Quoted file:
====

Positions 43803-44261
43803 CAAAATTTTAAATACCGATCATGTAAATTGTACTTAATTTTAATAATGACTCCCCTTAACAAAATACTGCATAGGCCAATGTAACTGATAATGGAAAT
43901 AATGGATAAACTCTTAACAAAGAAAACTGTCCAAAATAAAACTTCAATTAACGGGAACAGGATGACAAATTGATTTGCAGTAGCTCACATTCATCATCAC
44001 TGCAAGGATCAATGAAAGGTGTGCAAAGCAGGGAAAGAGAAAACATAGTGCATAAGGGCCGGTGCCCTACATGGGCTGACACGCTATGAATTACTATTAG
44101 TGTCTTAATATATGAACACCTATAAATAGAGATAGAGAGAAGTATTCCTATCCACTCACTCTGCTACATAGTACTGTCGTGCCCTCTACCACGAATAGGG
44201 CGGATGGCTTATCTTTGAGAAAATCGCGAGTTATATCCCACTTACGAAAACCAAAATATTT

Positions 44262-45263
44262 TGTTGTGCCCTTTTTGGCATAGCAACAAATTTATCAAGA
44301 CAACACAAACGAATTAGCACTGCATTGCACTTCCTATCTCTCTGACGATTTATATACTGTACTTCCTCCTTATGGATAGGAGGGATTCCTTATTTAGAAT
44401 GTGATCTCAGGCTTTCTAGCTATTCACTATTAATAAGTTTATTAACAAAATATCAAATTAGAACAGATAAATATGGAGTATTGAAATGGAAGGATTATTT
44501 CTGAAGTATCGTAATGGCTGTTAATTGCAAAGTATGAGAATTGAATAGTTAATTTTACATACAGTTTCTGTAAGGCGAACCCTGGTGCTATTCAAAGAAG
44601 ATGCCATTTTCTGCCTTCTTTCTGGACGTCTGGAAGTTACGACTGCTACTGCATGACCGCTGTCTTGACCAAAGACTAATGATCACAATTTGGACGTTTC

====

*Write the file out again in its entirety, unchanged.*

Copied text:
Positions 43803-44261
43803 CAAAATTTTAAATACCGATCATGTAAATTGTACTTAATTTTAATAATGACTCCCCTTAACAAAATACTGCATAGGCCAATGTAACTGATAATGGAAAT
43901 AATGGATAAACTCTTAACAAAGAAAACTGTCCAAAATAAAACTTCAATTAACGGGAACAGGATGACAAATTGATTTGCAGTAGCTCACATTCATCATCAC
44001 TGCAAGGATCAATGAAAGGTGTGCAAAGCAGGGAAAGAGAAAACATAGTGCATAAGGGCCGGTGCCCTACATGGGCTGACACGCTATGAATTACTATTAG
44101 TGTCTTAATATATGAACACCTATAAATAGAGATAGAGAGAAGTATTCCTATCCACTCACTCTGCTACATAGTACTGTCGTGCCCTCTACCACGAATAGGG
44201 CGGATGGCTTATCTTTGAGAAAATCGCGAGTTATATCCCACTTACGAAAACCAAAATATTT

Positions 44262-45263
44262 TGTTGTGCCCTTTTTGGCATAGCAACAAATTTATCAAGA
44301 CAACACAAACGAATTAGCACTGCATTGCACTTCCTATCTCTCTGACGATTTATATACTGTACTTCCTCCTTATGGATAGGAGGGATTCCTTATTTAGAAT
44401 GTGATCTCAGGCTTTCTAGCTATTCACTATTAATAAGTTTATTAACAAAATATCAAATTAGAACAGATAAATATGGAGTATTGAAATGGAAGGATTATTT
44501 CTGAAGTATCGTAATGGCTGTTAATTGCAAAGTATGAGAATTGAATAGTTAATTTTACATACAGTTTCTGTAAGGCGAACCCTGGTGCTATTCAAAGAAG
44601 ATGCCATTTTCTGCCTTCTTTCTGGACGTCTGGAAGTTACGACTGCTACTGCATGACCGCTGTCTTGACCAAAGACTAATGATCACAATTTGGACGTTTC